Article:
17 August 2010

An argument for a governing aristocracy?

Or perhaps, lottocracy? In a review of Philip Ziegler's biography of the former British Prime Minister, Edward Heath, Ferdinand Mount says:
[Heath] promised a 'quiet revolution', in terms which understandably convinced his right wing that he had come over to their way of thinking. By instinct, though, he preferred to control things rather than let them run free and endure the consequences. Plonking, Ferdinand Mount, London Review of Books, 22 July (subscription)
I wonder whether this is a feature of all non-aristocratic policymakers. Which is to say, those politicians - almost all of them nowadays, and definitely Mr Heath - who had to struggle mightily to get to their position. Effort is all very well but, especially when it has successfully advanced a person's career, it will predispose to a controlling mindset; one that will be predisposed to work on problems, rather than let them solve themselves. One that will be biased toward intervention and top-down, one-size-fits-all planning, rather than creating an environment whereby adaptive, diverse policies can achieve outcomes without government prejudging how they shall do so.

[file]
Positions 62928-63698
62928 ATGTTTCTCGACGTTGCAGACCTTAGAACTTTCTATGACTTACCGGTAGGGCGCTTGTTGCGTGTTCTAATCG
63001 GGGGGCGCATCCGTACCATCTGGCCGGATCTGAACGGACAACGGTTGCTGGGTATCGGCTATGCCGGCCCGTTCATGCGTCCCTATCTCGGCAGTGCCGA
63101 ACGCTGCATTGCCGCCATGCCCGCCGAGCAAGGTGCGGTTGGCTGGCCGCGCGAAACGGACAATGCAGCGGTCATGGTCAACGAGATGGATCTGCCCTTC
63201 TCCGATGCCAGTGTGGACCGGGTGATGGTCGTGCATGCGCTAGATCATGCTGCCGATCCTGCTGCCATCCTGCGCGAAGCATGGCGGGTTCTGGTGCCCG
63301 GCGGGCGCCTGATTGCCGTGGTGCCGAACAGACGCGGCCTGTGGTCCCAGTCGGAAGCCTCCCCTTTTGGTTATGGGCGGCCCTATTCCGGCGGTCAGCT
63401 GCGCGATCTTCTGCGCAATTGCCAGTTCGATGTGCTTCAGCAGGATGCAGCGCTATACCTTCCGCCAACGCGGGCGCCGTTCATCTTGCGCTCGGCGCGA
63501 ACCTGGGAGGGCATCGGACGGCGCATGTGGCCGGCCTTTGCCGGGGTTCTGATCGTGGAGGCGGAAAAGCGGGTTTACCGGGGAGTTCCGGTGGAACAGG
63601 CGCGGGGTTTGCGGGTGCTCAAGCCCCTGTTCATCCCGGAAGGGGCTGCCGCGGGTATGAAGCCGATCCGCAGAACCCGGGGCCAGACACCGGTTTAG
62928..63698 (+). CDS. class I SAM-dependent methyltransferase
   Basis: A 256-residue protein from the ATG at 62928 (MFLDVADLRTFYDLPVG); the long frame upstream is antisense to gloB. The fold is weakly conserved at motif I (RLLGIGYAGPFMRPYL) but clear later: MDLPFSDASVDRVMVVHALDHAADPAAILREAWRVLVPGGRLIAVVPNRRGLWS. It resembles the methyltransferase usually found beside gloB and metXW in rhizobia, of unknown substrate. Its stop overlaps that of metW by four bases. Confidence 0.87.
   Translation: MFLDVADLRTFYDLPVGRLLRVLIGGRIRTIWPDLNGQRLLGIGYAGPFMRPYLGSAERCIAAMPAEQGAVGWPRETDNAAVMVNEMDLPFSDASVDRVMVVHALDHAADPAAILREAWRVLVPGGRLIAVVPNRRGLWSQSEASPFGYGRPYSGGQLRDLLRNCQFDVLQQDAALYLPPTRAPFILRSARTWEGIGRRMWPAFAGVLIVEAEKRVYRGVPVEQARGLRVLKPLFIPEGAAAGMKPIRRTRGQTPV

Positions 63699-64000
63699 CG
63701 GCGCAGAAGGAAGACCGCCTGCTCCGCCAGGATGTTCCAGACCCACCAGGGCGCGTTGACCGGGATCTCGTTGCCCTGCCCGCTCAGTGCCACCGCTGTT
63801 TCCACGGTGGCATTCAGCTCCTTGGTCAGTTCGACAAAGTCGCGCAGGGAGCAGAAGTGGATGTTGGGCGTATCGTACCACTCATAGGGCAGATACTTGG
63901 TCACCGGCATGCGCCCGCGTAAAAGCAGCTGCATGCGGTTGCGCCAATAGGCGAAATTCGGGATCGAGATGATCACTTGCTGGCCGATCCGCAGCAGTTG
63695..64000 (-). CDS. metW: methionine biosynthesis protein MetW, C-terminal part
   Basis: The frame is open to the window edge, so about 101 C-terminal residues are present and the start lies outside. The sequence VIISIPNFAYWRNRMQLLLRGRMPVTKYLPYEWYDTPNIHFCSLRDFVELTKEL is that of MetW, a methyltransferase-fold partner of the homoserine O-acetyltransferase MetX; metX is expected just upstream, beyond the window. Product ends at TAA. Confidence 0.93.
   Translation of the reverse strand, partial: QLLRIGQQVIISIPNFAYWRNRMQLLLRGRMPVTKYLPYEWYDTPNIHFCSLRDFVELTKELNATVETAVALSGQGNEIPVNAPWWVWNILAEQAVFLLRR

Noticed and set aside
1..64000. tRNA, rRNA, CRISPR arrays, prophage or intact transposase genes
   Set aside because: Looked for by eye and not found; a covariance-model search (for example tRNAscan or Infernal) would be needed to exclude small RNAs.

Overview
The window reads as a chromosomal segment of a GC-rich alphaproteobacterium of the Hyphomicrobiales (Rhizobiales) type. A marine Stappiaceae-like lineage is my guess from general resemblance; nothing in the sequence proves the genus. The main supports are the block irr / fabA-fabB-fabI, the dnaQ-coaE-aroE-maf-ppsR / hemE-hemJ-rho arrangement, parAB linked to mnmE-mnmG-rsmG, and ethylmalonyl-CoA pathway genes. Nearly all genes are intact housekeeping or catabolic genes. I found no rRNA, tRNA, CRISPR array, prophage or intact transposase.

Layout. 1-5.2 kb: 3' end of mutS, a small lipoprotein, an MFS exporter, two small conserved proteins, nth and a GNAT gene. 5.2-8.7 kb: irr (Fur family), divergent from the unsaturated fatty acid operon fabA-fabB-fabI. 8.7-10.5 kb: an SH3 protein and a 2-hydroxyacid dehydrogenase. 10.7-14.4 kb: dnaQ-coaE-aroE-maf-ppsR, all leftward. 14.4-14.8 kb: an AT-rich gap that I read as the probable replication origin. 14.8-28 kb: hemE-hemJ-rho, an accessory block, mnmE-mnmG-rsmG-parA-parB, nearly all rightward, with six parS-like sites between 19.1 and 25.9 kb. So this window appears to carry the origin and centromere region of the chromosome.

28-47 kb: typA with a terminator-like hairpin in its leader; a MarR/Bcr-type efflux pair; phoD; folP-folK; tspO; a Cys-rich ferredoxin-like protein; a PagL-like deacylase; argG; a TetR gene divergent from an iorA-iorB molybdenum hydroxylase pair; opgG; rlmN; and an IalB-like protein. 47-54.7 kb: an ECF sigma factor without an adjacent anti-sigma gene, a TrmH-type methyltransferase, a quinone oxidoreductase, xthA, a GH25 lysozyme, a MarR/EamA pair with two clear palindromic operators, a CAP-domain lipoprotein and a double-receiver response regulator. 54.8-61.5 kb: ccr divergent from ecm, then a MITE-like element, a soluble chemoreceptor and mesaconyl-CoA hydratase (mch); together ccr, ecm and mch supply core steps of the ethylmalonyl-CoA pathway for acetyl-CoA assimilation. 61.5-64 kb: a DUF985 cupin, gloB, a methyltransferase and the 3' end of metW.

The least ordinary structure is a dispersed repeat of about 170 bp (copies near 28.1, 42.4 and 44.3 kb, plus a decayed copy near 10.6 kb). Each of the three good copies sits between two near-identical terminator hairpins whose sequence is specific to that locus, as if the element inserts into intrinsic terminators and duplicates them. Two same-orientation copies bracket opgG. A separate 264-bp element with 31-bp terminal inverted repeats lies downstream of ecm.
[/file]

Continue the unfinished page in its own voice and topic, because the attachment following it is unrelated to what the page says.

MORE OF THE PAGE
Social Policy Bonds could perhaps be a compromise. Under a bond regime, politicians would still articulate our social goals, and control their funding and priority; they would, though, relinquish their power to dictate how these goals shall be achieved.

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